ANKARA: Amid the ongoing bloodshed in Syria’s last rebel-held stronghold of Idlib, Turkey and Russia finally agreed a new ceasefire following a meeting in Moscow on March 5.
The meeting lasted almost six hours, signaling a tense negotiation process between powers supporting different sides in the Syrian conflict, now approaching its ninth year.
In a joint statement, Turkish President Recep Tayyip Erdogan and Russian President Vladimir Putin announced the establishment of a security corridor of 12 kilometers (km) in width, straddling the M4 highway running through the province.
No mention was made about the other strategic M5 highway, or whether regime forces would retreat behind the current Turkish observation post line.
Turkey would retaliate with full force if it came under Syrian attack, Erdogan added.
Ryan Bohl, Middle East and North Africa analyst at geopolitical intelligence platform Stratfor, said the announcement would mean that Turkey accepted Syria’s territorial gains in Idlib as permanent.
“Ankara is accepting a smaller zone of influence in Idlib overall so that it can get on track with a de-escalation process with Russia, Syria, and Iran,” he told Arab News.
According to the deal, joint patrols between Russia and Turkey will also start by March 15, along the M4 from the settlement of Trumba, 2 km west of Saraqib, to Ain-Al-Havr.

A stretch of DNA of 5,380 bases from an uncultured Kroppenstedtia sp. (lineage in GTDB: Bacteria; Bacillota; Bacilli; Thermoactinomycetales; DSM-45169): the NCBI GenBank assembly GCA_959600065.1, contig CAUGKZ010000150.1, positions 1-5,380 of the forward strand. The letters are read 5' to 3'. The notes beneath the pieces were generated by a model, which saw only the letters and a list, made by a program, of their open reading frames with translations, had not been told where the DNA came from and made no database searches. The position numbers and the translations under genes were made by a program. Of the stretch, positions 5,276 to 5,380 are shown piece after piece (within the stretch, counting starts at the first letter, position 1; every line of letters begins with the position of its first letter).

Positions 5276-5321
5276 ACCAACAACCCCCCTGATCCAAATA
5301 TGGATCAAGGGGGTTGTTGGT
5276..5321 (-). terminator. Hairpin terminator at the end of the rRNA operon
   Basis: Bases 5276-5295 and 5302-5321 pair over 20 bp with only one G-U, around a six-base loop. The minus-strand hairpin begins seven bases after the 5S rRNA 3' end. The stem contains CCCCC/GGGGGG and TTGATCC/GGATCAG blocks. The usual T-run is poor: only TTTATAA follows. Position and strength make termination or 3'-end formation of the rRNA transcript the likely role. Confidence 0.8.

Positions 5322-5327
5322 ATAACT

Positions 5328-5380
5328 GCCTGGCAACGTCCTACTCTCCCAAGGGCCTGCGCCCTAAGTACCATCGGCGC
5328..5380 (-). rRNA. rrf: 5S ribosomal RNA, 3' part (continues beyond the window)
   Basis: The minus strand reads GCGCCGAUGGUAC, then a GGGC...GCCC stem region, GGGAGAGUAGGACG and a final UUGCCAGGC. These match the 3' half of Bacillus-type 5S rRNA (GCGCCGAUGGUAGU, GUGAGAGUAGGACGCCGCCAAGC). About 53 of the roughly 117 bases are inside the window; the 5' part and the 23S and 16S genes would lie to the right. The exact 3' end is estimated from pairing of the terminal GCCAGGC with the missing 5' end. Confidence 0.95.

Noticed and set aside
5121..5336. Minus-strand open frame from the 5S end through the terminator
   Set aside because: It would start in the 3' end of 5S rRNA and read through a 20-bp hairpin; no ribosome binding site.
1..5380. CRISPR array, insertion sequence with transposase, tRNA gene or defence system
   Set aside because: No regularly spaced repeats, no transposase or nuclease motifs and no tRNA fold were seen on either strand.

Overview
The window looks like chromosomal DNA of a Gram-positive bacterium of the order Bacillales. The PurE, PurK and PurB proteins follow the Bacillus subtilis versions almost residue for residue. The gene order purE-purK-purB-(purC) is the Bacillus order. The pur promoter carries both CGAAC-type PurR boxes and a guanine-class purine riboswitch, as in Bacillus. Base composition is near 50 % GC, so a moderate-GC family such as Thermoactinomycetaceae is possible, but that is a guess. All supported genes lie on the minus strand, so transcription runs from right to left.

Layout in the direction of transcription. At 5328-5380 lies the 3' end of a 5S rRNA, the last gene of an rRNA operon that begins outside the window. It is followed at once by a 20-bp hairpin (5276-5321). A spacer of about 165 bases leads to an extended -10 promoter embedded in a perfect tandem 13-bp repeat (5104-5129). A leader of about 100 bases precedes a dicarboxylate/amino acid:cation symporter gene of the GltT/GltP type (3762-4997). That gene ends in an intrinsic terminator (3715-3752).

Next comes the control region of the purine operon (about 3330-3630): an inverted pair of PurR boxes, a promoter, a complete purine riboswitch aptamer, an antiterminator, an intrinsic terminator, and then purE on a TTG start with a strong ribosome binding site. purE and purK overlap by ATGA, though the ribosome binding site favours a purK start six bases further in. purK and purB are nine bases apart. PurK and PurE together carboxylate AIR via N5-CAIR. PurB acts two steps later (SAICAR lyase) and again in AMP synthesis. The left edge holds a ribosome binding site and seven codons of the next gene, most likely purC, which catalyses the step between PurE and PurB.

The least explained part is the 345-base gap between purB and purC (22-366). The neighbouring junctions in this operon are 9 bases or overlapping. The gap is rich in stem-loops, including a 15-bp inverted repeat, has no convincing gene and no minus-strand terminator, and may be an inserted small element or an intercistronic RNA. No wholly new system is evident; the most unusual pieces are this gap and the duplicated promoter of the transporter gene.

Bohl thinks that the deal was as good as Turkey could manage in current circumstances.
“Further military escalations put Turkish troops at risk of a fight with Russia. It has managed to successfully punish the Syrian army, so from that standpoint it has a victory to take home to Turkish citizens. But it hasn’t really reversed many of the key territorial gains Assad has made especially around Saraqib,” he said.
Data from Turkish polling firm Metropoll shortly before Turkey launched a military operation into Idlib revealed that the Turkish government didn’t have the majority of the public on side: Only 48.8 percent of people thought Turkish Armed Forces should not have been sent to northern Syria.
Danny Makki, an independent Syria analyst, doesn’t expect a serious offensive in Idlib for now, because Russia and Turkey would focus on maintaining this deal.
“But in the long term it will be hard to stop the fighting,” he told Arab News. This will be the 14th ceasefire that has been declared in Idlib since 2018.
“The M5 is not part of the agreement seemingly and that is the first major Turkish concession. While stopping the day-to-day fighting is a hard ask, both sides have put considerable consideration into this agreement, so it’s a priority to be held up,” he said.
Nicholas Danforth, senior visiting fellow at the German Marshall Fund of the United States, thinks that Turkey’s escalation in Idlib has partially checked the regime’s advance, but had not fundamentally changed the dynamics of the conflict.
“In the new deal that was brokered between Turkey and Russia, Damascus kept the territory it gained, while Ankara prevented it from gaining any more for now. Moscow still has its mediation role to play,” he told Arab News.